The Irish FA will play the national anthem before the Irish Cup final regardless of who will be in the decider and pay tribute to the NHS when the competition resumes.
The Association have also told Sunday Life Sport that they "wholeheartedly support the anti-racist message" which has been prevalent in football across the world and it is understood the IFA will back any players who take a knee before kick-off in relation to the Black Lives Matter campaign.
The semi-finals of the Cup will see Ballymena United face Coleraine at 4pm on July 27 at Windsor Park before Glentoran play Cliftonville at the same venue at 8pm, with the final on July 31.
The Cup fixtures will be the first high-profile matches played in Northern Ireland since March, when football was brought to a halt due to the coronavirus pandemic.
With the resumption of other Leagues, there have - following the killing of black American George Floyd in Minneapolis in May - been protests, with players kneeling on one knee seconds before the start of games.
Irish FA President Martin said: "We will use the profile generated by the Irish Cup to recognise some important social issues.
"As an Association, we wholeheartedly recognise and support the anti-racist and equality message that has been a feature of post-lockdown football. We are planning to reflect this, along with the brilliant work done by the NHS and key workers during the pandemic."
Asked if there would be an anthem at the 2020 Final, Martin said: "It is the Irish Challenge Cup final and of course that is customary, isn't it? We won't be changing our protocol."
The last time Cliftonville reached the Final in 2018 - when they lost 3-1 to Coleraine - there was controversy, with the then Reds manager Barry Gray and his players joining arms and bowing their heads as God Save The Queen was played over the PA system at Windsor ahead of the game, with Reds supporters in the North Stand booing the anthem.
On the eve of that Final, the IFA board turned down a call from Cliftonville not to play the anthem, saying in a statement that "the members expressed sympathy for Cliftonville's position but decided the current board policy, agreed in August 2013, should stand."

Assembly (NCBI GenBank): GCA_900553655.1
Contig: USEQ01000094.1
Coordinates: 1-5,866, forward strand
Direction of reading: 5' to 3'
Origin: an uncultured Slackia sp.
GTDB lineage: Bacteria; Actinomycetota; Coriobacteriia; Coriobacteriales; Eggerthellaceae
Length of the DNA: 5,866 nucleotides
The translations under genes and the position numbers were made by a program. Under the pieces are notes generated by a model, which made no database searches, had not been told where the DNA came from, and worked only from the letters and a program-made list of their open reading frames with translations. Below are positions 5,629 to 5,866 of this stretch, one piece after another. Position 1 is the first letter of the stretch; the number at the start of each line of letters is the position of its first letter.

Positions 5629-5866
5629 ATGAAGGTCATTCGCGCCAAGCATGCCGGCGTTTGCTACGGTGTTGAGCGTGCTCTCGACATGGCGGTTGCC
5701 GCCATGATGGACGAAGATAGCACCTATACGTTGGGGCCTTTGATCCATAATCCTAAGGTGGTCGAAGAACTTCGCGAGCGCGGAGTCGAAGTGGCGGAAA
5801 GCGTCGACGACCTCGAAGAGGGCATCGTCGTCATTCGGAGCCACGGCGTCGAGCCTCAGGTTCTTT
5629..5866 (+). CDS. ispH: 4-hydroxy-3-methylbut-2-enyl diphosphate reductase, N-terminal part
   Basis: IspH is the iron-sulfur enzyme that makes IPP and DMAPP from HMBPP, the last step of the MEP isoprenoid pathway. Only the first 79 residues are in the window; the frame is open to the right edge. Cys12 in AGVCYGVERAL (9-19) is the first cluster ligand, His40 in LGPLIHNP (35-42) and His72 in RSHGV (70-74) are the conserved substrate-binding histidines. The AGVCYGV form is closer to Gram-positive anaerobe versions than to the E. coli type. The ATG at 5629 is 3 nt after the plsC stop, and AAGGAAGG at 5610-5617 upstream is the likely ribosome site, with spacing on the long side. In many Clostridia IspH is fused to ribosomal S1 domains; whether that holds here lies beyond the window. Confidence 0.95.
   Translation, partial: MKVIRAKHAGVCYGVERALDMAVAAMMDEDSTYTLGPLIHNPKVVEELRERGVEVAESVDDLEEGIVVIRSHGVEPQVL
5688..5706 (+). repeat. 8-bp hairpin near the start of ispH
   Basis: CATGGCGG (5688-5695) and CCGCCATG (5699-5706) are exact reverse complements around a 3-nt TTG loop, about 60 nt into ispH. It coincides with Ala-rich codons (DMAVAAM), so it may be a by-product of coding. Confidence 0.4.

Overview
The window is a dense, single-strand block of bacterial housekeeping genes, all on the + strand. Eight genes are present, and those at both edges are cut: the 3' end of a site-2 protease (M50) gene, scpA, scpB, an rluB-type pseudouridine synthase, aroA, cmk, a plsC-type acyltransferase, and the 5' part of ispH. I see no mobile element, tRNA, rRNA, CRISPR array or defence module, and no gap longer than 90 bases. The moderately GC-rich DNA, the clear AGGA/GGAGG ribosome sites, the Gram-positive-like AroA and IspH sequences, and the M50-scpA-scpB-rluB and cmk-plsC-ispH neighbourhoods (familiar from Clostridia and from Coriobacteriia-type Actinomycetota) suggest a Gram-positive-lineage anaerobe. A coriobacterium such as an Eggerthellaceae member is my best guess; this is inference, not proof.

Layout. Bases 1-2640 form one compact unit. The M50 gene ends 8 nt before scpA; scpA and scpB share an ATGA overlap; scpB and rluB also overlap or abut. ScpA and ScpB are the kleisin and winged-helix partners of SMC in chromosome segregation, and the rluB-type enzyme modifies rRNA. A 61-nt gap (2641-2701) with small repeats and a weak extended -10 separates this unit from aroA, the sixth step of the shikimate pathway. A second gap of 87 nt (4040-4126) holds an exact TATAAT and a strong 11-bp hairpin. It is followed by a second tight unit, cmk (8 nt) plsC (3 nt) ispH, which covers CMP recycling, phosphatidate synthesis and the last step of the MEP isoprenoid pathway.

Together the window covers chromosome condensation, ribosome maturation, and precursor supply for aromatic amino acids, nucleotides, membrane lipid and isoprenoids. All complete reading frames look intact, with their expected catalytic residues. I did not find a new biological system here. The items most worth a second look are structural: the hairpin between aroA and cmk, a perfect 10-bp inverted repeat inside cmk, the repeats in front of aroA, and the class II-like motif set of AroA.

That policy was agreed just a few months after the 2013 Final between Glentoran and Cliftonville when the anthem was dropped, with the IFA saying at the time it wanted to foster a "politically neutral environment" for the game.
There will be no fans at the 2020 semi-finals but the IFA remain hopeful that a "limited" number of spectators will be allowed into the Friday night final, which is scheduled to start at 8pm.
Martin added: "We are hoping to know in the next 10 days about numbers for the final. We will have some supporters in but it will be limited.
"I am absolutely delighted that the Irish Cup will be played to a finish because it is the first semblance of normality coming back to football in Northern Ireland and getting sport back on track."
Covid testing has taken place at the four clubs involved in the Irish Cup and the IFA have declared that they would be happy to speak to players about any concerns they have, though the meeting would have to be facilitated by the Northern Ireland Football League (NIFL).
At present, the IFA are in contact with the clubs in relation to safety aspects surrounding the Semi-Finals.
Meanwhile, the IFA want to play out the Junior Cup, Intermediate Cup and Youth Cup competitions before the Irish Cup climaxes.